Children of Catholic priests live with secrets and sorrow

Children of Catholic priests live with secrets and sorrow

By Michael Rezendes | Photos by Suzanne Kreiter | Videos by Emily Zendt August 16, 2017

This is the first of a two part Spotlight series.

HE CARRIED HIS DOUBTS and disappointment across miles and decades, from childhood to adulthood, and finally at the age of 48 to the kitchen table of a modest house outside of Buffalo. There, he would ask an elderly aunt and uncle to help him answer the question that had troubled him all his life: Why had his father always seemed to dislike him so much?

With his parents already dead, Jim Graham pleaded with his Aunt Kathryn and Uncle Otto to tell him the truth about his family. Finally, Kathryn unfolded a newsletter published by a Catholic religious order and slid it across the table. She jabbed a finger at a picture of a sad, balding figure wearing a priest’s clerical collar.

“Only the principals know for sure,” she said, “but this may be your father.”

Jim Graham studied the picture. Those were his eyes, his nose, his mouth. Then he skimmed the obituary of the priest, the Rev. Thomas Sullivan, a cleric who had graduated from Boston College and trained for the priesthood in Tewksbury.

If a life can have a crystallizing moment, for Jim Graham that 1993 meeting was it, discovering that his father might have been a Catholic priest, rather than John Graham, the distant man who raised him with scarcely a kind or comforting word.

Jim Graham couldn’t know in that moment that the stunning secret which had seemed his alone was not that unusual. By any reasonable measure, there are thousands of others who have strong evidence that they are the sons and daughters of Catholic priests, though most are unaware that they have so much company in their pain. In Ireland, Mexico, Poland, Paraguay, and other countries, in American cities big and small — indeed, virtually anywhere the church has a presence — the children of priests form an invisible legion of secrecy and neglect, a Spotlight Team review has found.

Their exact number can’t be known, but with more than 400,000 priests worldwide, many of them inconstant in their promise of celibacy, the potential for unplanned children is vast. And this also comes through loud and plain: The sons and daughters of priests often grow up without the love and support of their fathers, and are often pressured or shamed into keeping the existence of the relationship a secret. They are the unfortunate victims of a church that has, for nearly 900 years, forbidden priests to marry or have sex, but has never set rules for what priests or bishops must do when a clergyman fathers a child.

The church likewise makes no formal provision for the support — emotional and financial — of the mothers involved, or their children, allowing priests who father children to treat their secret offspring as a crisis to be managed rather than a life to be nurtured.

Sometimes, these sons and daughters are young when they learn of their father’s identity, and first feel the absence of a true paternal presence and bond.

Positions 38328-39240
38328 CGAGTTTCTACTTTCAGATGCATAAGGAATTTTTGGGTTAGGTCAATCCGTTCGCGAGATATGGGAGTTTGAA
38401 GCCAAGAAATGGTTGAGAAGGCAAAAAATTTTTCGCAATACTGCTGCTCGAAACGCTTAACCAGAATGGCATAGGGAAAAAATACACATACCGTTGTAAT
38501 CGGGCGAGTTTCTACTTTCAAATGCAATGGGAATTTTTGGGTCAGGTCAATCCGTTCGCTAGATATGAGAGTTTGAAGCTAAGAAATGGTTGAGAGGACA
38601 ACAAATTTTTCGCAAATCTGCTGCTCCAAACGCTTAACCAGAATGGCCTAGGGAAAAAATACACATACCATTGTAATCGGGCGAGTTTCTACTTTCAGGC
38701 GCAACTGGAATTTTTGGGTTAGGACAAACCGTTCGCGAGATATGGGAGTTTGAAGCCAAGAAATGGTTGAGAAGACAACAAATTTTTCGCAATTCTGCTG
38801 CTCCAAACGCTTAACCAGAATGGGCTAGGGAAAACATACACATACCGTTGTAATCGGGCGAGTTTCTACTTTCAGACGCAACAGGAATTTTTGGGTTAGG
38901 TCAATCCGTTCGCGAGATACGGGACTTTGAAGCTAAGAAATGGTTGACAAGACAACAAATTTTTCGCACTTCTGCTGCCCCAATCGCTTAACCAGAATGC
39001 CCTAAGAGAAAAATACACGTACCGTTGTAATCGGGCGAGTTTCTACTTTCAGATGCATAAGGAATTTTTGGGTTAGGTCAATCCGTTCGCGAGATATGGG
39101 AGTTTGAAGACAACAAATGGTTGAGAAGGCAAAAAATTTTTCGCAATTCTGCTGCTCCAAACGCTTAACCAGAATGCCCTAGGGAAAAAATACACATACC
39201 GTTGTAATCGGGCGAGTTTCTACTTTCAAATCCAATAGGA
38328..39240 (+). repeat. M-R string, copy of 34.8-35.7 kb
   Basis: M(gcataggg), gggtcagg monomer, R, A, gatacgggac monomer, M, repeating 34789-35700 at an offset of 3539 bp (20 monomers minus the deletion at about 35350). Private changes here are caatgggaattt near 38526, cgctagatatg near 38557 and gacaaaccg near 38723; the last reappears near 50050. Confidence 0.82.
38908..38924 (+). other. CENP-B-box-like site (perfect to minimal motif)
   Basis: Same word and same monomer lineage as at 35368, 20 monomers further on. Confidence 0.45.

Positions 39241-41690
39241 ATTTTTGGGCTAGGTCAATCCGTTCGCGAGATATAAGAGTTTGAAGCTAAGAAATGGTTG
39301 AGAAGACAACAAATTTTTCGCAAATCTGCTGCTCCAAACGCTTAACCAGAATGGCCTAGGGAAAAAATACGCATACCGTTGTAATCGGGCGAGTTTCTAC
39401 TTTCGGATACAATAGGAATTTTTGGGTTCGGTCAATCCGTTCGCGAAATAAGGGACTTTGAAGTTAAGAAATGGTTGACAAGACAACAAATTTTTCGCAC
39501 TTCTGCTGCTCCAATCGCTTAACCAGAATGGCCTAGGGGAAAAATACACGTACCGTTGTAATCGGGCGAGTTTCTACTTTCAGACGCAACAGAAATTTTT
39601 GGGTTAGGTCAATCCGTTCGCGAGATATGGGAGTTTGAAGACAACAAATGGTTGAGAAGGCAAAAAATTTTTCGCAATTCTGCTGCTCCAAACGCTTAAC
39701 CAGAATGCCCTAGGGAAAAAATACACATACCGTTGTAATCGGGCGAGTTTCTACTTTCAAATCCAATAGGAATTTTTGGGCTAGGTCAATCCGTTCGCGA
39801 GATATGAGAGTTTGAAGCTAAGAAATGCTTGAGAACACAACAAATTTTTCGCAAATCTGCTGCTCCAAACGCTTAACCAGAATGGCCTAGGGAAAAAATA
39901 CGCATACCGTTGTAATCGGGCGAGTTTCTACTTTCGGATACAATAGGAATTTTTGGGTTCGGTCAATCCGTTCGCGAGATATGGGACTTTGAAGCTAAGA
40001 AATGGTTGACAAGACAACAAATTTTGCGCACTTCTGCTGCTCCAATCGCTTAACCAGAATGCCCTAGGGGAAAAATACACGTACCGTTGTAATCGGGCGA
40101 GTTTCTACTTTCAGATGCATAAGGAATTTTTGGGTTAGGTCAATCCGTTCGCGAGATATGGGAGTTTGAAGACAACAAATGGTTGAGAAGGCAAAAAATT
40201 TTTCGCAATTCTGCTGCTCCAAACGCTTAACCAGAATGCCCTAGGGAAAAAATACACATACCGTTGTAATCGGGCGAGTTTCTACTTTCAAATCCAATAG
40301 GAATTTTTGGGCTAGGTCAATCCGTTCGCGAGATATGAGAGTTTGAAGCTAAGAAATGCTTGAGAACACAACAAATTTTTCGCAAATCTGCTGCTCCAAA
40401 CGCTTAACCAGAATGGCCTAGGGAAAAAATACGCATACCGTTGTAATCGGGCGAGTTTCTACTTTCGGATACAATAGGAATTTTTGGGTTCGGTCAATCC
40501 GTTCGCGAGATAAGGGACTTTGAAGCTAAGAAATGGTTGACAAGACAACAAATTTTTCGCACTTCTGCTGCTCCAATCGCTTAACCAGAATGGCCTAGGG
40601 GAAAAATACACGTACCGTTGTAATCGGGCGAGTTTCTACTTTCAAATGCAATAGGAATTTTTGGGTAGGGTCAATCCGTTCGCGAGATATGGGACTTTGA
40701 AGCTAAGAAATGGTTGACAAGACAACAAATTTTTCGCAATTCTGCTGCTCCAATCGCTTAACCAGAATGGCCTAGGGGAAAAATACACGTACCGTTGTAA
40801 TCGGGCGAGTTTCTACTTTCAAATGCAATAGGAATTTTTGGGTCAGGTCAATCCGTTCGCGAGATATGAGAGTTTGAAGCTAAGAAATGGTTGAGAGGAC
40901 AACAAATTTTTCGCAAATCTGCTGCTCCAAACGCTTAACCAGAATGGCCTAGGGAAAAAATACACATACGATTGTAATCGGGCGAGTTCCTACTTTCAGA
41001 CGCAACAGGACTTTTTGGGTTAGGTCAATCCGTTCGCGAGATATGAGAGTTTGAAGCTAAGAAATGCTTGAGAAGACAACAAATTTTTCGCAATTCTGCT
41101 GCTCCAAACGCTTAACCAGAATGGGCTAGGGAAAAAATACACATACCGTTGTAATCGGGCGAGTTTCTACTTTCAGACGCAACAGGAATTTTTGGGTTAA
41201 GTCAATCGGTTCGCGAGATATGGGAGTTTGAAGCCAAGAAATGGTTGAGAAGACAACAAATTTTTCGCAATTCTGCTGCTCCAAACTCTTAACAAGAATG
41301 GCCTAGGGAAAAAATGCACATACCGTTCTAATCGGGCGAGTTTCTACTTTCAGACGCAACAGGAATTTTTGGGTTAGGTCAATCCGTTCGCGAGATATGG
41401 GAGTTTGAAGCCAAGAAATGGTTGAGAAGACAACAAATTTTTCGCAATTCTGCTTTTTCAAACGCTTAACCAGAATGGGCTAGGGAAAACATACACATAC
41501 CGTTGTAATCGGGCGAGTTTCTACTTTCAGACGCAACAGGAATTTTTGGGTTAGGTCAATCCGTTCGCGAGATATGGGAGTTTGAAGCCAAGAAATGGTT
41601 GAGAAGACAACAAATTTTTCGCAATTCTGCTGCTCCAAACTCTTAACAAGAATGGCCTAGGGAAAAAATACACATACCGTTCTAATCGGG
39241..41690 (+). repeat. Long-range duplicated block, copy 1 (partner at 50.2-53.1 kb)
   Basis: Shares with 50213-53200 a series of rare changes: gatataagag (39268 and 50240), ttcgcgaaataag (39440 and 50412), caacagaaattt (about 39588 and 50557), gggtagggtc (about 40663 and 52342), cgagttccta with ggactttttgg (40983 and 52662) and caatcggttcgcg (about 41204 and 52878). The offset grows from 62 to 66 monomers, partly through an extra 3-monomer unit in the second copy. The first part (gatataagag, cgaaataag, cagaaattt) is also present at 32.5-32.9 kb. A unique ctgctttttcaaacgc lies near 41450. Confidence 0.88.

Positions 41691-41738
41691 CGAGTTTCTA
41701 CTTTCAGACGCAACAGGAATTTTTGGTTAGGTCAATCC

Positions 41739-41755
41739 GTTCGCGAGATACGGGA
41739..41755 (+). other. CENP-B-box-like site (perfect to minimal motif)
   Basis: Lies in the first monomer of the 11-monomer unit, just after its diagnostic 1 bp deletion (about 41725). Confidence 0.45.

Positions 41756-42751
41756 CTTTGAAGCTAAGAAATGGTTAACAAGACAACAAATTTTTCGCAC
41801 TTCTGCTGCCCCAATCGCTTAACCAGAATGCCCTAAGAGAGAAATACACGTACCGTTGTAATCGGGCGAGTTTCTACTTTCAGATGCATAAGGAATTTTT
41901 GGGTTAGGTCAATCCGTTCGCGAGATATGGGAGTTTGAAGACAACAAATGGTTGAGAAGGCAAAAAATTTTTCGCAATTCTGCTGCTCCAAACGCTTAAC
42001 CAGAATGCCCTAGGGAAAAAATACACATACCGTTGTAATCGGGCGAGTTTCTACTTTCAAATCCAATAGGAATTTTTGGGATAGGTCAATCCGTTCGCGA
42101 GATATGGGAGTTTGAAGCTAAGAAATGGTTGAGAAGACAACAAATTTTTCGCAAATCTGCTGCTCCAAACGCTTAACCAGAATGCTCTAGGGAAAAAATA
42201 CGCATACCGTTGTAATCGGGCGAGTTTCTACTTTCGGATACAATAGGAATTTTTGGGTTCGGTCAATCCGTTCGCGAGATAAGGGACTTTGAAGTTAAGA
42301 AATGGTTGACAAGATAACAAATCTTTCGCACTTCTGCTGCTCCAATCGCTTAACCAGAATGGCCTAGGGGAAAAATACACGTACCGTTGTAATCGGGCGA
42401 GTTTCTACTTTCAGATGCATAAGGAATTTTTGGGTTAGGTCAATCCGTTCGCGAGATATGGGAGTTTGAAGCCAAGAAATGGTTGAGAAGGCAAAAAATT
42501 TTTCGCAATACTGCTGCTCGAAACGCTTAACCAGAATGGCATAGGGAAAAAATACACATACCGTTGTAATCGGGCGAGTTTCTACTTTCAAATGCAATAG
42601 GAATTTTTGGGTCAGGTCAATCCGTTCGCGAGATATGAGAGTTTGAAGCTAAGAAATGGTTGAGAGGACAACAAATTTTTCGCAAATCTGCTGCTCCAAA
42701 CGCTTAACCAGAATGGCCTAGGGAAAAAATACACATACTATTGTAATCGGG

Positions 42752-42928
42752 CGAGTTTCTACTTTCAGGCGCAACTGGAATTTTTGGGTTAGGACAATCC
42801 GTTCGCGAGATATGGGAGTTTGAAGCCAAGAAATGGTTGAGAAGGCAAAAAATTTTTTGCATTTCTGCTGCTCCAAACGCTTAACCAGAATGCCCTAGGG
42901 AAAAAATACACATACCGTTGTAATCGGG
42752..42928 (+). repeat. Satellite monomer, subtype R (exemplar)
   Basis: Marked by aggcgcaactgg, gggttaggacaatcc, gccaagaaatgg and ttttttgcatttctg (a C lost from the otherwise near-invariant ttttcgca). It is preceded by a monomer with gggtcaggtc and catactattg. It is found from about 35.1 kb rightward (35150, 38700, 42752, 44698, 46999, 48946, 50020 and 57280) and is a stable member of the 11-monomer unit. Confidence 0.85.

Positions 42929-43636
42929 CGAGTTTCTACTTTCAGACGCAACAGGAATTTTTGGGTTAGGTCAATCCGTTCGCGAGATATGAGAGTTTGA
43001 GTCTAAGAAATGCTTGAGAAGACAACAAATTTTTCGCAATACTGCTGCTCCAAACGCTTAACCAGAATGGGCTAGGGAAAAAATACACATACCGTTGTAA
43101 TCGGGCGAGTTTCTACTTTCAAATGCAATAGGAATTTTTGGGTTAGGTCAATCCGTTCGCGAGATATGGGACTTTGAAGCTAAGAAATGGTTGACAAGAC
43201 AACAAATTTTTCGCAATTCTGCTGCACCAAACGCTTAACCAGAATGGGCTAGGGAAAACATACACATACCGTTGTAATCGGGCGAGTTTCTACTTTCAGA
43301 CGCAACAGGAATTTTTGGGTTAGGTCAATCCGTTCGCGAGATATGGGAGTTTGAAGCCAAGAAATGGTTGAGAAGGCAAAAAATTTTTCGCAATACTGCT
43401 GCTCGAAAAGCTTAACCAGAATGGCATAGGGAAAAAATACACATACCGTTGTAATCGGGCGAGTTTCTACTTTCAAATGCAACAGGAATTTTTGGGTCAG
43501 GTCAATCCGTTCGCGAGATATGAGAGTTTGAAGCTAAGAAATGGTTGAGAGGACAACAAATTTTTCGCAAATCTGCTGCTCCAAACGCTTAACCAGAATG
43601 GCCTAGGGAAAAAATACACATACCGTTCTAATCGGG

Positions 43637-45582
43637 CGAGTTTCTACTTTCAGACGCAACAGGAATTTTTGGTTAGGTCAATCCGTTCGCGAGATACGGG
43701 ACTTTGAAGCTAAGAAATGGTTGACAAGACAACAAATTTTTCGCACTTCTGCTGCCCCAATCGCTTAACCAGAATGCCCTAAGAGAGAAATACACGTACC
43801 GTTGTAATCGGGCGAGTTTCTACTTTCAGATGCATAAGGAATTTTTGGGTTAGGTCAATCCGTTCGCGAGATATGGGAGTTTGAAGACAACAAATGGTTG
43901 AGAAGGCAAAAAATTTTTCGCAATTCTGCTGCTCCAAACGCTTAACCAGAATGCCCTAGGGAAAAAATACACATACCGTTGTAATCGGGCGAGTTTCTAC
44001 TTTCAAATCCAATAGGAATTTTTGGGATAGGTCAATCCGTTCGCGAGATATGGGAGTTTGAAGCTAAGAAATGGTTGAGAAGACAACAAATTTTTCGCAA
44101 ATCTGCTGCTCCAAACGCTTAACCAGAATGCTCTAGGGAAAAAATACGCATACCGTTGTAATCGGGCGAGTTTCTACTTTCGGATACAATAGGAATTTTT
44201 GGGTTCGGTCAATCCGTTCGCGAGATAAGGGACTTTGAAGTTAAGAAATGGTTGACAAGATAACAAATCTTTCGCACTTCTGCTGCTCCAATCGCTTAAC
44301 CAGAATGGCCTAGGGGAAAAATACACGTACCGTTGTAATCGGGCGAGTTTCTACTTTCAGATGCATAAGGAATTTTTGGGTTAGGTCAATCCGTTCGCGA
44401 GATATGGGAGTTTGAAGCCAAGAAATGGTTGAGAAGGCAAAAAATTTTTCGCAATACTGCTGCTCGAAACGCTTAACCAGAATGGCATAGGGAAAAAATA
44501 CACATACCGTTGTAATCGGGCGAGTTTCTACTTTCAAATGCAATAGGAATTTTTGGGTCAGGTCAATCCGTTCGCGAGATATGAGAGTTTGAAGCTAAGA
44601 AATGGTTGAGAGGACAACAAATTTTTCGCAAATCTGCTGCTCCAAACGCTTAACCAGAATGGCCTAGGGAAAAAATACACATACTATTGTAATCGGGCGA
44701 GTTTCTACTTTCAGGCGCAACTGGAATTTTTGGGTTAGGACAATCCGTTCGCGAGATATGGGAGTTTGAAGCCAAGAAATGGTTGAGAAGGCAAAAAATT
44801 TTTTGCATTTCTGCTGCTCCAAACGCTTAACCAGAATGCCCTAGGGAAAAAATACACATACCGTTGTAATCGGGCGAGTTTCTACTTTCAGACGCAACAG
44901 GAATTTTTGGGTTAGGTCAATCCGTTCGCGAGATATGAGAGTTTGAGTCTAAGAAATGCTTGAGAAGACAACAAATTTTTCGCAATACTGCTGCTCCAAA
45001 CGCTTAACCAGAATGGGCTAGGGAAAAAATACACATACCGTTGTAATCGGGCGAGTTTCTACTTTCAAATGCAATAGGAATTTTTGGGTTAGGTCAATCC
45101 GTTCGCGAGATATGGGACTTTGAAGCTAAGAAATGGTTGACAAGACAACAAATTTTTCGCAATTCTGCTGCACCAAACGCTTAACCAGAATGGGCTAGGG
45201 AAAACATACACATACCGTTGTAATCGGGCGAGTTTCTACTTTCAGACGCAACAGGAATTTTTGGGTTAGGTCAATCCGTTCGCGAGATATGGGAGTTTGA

“All I ever wanted was for him to take me out in public for an ice cream and say, ‘I’m so proud of my daughter,’ ” said Chiara Villar, a 36-year-old suburban Toronto woman who has known that her father was a priest since she was a toddler, but was told to refer to him outside the home as an uncle. “I just wondered why he couldn’t be my dad, so I started to take the blame on myself.”

Others, like Jim Graham, make the discovery as adults. For a few, the knowledge comes as a relief, the answer to years of longstanding doubts and troubling questions. But many others are shattered by the blunt truth, and their feelings of disillusionment and abandonment can lead to lives scarred by sundered relationships, substance abuse, and suicidal thoughts. Many find their faith in the church itself broken, as they recognize that an institution held out as a beacon of moral truth has countenanced, or looked past, priests who father children but shun a father’s responsibilities of support, attention, and love.

Emily Perry learned that her father was a priest in perhaps the most shocking way possible: Her older brother saw a TV report about a Salem priest who had fathered two children and later abandoned their mother to die when she overdosed on sleeping pills in 1973. Perry’s brother soon learned that the Rev. James D. Foley was their father and shared the cruel news.

“The first time I went to church after the story came out and I found out he was my father, it really bothered me,” said Perry, who was 31 and living in Stoughton when she learned the truth in 2002. “I walked into the church and said, ‘Wow, this is more important to you than your own child or the woman who bore your own children?’ ”

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  • commented 2017-08-17 07:33:26 -0500
    By profession I am a scientist and I am beginning to see a real pattern emerging here. Children and Roman Catholic priests just don’t seem to get along very well do they? It’s pretty one-sided too-the children aren’t raping the priests or having priests out of wedlock and abandoning them. It’s almost like priests and children are natural born enemies-like the cobra and the mongoose. Every Roman Catholic Church and rectory needs to have warning posted on it: “children and women enter at your own risk.”